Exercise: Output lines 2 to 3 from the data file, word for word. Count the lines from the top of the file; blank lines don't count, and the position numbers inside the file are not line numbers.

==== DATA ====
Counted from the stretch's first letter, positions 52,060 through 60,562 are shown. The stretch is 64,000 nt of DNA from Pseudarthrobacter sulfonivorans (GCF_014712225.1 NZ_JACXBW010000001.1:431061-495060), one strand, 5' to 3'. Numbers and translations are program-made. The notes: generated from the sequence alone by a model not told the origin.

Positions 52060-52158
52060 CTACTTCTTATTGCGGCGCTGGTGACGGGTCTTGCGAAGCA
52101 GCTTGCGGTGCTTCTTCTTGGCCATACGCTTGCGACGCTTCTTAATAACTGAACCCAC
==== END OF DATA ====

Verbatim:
Positions 52060-52158
52060 CTACTTCTTATTGCGGCGCTGGTGACGGGTCTTGCGAAGCA